The PPM family, which includes PP2C and pyruvate dehydrogenase phosphatase, are enzymes with Mn2+/Mg2+ metal ions that are resistant to classic inhibitors and toxins of the PPP family. Unlike most PPPs, PP2C exists in only one subunit but, like PTPs, it displays a wide variety of structural domains that confer unique functions. In addition, PP2C does not seem to be evolutionarily related to the major family of Ser/Thr PPs and has no sequence homology to ancient PPP enzymes. The current assumption is that PPMs evolved separately from PPPs but converged during evolutionary development.
Class I: Cys-based PTPs
Class I PTPs constitute the largest family. They contain the well-known classical receptor (a) and non-receptor PTPs (b), which are strictly tyrosine-specific, and the DSPs (c) which target Ser/Thr as well as Tyr and are the most diverse in terms of substrate specificity.
Class III: Cys-based PTPs
The third class of PTPs contains three cell cycle regulators, CDC25A, CDC25B and CDC25C, which dephosphorylate CDKs at their N-terminal, a reaction required to drive progression of the cell cycle. They are themselves regulated by phosphorylation and are degraded in response to DNA damage to prevent chromosomal abnormalities.
Class IV: Asp-based DSPs
The haloacid dehalogenase (HAD) superfamily is a further PP group that uses Asp as a nucleophile and was recently shown to have dual-specificity. These PPs can target both Ser and Tyr, but are thought to have greater specificity towards Tyr. A subfamily of HADs, the Eyes Absent Family (Eya), are also transcription factors and can therefore regulate their own phosphorylation and that of transcriptional cofactor/s, and contribute to the control of gene transcription. The combination of these two functions in Eya reveals a greater complexity of transcriptional gene control than previously thought . A further member of this class is the RNA polymerase II C-terminal domain phosphatase. While this family remains poorly understood, it is known to play important roles in development and nuclear morphology.
Alternative Structural Classification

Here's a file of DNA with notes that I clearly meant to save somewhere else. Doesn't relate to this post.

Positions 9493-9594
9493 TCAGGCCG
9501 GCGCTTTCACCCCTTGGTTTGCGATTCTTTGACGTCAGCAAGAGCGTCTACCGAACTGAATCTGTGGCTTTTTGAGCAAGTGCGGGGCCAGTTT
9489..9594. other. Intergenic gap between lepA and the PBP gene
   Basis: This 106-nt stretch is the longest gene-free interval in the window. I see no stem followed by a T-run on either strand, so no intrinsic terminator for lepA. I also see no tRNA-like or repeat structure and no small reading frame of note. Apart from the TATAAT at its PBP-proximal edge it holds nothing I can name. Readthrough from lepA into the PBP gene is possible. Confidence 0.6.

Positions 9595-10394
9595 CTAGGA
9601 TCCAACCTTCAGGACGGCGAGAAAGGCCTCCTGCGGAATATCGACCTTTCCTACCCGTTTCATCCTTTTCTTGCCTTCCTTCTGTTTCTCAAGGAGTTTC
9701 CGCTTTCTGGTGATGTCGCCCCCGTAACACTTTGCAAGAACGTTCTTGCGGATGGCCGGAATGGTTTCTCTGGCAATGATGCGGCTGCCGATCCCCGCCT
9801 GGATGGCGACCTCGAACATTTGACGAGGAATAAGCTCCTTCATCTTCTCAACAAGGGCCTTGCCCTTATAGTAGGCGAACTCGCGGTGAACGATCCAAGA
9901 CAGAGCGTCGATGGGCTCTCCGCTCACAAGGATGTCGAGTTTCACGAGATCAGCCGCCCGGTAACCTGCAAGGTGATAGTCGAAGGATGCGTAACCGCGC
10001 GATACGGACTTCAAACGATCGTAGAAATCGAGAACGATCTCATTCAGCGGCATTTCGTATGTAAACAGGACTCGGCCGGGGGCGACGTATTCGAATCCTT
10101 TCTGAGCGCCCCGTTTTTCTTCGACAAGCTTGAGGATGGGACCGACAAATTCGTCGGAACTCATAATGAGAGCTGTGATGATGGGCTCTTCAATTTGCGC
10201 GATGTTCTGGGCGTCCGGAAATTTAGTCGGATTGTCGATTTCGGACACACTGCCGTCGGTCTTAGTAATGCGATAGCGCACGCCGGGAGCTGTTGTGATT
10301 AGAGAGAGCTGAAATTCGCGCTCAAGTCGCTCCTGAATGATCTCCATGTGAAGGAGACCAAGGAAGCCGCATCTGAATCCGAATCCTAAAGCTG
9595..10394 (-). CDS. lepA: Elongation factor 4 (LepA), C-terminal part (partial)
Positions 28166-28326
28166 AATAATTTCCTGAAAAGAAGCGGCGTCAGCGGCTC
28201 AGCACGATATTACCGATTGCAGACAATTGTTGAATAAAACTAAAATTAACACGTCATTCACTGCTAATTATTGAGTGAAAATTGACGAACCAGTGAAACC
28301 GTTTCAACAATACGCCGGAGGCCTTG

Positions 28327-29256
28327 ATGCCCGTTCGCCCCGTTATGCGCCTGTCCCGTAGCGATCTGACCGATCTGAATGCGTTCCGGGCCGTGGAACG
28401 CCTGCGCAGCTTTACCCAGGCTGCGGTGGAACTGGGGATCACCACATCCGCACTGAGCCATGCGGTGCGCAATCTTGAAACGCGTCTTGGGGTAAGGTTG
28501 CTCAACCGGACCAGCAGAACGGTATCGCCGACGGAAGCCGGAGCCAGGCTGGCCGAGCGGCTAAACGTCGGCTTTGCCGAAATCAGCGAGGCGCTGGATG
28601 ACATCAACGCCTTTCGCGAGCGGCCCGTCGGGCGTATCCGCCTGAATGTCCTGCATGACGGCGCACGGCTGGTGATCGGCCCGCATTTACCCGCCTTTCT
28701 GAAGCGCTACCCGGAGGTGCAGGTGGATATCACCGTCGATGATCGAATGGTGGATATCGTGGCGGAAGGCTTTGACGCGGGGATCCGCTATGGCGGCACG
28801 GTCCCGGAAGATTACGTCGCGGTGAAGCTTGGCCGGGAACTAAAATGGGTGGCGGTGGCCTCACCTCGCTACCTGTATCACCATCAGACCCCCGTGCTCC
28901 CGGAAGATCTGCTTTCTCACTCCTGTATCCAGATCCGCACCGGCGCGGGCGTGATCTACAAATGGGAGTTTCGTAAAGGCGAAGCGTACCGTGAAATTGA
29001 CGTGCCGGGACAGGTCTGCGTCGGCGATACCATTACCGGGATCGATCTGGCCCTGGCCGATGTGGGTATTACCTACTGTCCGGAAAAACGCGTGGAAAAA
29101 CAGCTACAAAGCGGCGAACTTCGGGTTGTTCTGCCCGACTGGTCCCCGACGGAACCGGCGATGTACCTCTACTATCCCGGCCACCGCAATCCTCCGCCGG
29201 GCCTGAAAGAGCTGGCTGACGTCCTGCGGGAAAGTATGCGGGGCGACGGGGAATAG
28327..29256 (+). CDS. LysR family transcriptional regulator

Many phosphatases are promiscuous with respect to substrate type, or can evolve quickly to change substrate. An alternative structural classification notes that 20 distinct protein folds have phosphatase activity, and 10 of these contain protein phosphatases.
- The CC1 fold is the most common, and includes tyrosine-specific (PTP), dual-specific (DSP) and even lipid-specific (PTEN) families.
- The major serine/threonine-specific folds are PPM (PP2C) and PPPL (PPP).
- The only known histidine phosphatases is in the PHP fold.
- Other folds encode phosphatases that act on various combination of pSer, pThr, pTyr, and non-protein substrates (CC2, CC3, HAD, HP, AP, RTR1).
Phosphatases act in opposition to kinases/phosphorylases, which add phosphate groups to proteins. The addition of a phosphate group may activate or de-activate an enzyme (e.g., kinase signalling pathways) or enable a protein-protein interaction to occur (e.g., SH2 domains ); therefore phosphatases are integral to many signal transduction pathways. Phosphate addition and removal do not necessarily correspond to enzyme activation or inhibition, and that several enzymes have separate phosphorylation sites for activating or inhibiting functional regulation. CDK, for example, can be either activated or deactivated depending on the specific amino acid residue being phosphorylated. Phosphates are important in signal transduction because they regulate the proteins to which they are attached. To reverse the regulatory effect, the phosphate is removed. This occurs on its own by hydrolysis, or is mediated by protein phosphatases.